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The concept of binding energy is, that it is equal to the energy that is needed to separate atoms in a covalent bond. I think I have understood that. The electrostatic powers between the atoms create a bond which needs to be "broken" to free the atoms.

My question is: If for example an exothermic covalent bond is created how does this bond energy get transferred to the surroundings? Atoms witch want to fulfill the octet rule create an electrostatic bond. HOW/WHERE is energy released and where did it come from?

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If you want to break a bond you first need to excited the right degrees of freedom so the molecule can move along the reaction coordinate of interest. In other words, the correct vibrational modes need to be excited. At equilibrium distance this will be reflected in the kinetic energy of the atoms. As you move towards the dissociation limit this kinetic energy gets transformed to potential energy, much like you give a ball a push to move up a hill. Any excess energy (if you excite more than binding energy is required) will result in kinetic energy after the dissociation.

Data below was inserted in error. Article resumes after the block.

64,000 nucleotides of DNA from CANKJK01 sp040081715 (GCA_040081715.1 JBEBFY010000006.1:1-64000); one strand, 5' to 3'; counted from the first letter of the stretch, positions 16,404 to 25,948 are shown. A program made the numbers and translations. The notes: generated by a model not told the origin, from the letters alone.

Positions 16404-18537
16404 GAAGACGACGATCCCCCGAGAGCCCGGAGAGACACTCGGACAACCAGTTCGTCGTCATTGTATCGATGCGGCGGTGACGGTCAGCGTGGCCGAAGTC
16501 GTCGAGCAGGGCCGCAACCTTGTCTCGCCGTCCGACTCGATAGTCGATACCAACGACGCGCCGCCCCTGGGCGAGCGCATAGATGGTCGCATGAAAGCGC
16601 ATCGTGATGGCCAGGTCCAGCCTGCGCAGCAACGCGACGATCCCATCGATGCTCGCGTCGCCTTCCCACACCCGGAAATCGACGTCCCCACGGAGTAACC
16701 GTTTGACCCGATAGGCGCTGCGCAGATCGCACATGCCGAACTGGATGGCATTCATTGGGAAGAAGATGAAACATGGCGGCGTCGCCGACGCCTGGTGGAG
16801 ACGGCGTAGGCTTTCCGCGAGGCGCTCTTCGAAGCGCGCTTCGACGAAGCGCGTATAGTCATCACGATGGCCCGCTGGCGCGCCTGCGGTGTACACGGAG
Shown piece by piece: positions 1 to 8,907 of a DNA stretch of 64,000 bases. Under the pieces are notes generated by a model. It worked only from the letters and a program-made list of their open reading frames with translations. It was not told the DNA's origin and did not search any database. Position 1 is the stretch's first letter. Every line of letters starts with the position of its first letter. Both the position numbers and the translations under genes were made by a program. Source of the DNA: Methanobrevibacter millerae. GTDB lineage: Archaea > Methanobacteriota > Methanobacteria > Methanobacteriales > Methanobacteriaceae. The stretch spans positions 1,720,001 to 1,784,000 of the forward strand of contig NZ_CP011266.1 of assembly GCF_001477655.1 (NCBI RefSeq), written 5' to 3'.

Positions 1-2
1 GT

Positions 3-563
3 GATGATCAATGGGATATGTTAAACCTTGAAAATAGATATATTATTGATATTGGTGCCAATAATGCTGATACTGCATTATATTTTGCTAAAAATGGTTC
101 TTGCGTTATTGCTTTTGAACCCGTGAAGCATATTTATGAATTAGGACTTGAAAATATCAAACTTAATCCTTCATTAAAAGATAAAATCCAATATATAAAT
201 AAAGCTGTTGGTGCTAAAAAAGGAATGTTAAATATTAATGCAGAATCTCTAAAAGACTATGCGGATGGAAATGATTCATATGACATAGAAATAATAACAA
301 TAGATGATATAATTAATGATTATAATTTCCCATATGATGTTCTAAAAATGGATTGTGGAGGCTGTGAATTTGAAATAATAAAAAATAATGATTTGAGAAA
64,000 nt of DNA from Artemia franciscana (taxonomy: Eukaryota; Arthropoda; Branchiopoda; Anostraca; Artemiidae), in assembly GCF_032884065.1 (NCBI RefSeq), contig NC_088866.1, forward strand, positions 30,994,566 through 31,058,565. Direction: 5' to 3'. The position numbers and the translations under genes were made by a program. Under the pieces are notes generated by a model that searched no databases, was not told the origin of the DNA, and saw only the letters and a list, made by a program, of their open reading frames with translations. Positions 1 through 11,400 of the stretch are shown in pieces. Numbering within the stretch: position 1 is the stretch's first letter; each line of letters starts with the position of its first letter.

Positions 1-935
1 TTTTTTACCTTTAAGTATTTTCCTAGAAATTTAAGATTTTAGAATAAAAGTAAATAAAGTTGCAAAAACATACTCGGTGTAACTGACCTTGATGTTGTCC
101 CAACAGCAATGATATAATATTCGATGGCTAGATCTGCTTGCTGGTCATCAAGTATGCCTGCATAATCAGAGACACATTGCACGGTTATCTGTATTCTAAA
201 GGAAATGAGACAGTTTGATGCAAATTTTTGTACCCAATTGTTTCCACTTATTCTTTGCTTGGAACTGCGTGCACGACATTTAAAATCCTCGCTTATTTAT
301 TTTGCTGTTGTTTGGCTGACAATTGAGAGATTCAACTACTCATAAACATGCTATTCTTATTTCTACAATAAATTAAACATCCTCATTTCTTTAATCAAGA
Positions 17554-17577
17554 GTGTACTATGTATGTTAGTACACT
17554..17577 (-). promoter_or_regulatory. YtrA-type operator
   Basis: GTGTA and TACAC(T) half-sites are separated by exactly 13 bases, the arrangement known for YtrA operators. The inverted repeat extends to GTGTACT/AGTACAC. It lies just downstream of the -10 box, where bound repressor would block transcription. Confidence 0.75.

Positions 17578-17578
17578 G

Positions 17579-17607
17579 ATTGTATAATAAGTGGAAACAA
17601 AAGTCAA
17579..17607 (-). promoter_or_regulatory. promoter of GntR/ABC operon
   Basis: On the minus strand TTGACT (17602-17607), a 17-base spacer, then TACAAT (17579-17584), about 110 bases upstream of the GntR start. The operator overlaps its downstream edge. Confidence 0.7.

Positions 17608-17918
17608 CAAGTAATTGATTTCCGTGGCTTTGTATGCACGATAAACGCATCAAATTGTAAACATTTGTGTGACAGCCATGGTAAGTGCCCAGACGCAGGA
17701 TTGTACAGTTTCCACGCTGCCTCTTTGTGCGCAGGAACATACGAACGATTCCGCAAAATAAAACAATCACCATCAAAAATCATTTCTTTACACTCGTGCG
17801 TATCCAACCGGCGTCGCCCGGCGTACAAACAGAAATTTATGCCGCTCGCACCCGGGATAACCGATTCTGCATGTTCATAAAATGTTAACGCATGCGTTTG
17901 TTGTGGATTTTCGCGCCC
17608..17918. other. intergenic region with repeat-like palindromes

Forming bonds happens in reverse: Two fragment come closer and convert their potential energy into kinetic energy.

After such an reaction (bond forming or breaking) several options can happen:

  • the excited states go into lower states by emitting photons (e.g. fire, chemoluminescence)
  • the energy dissipates into other degrees of freedom (e.g. by momentum transfer in collisions with other molecules)
  • the reaction may happen backwards and you get your initial educts again
  • (there are probably further options ...)
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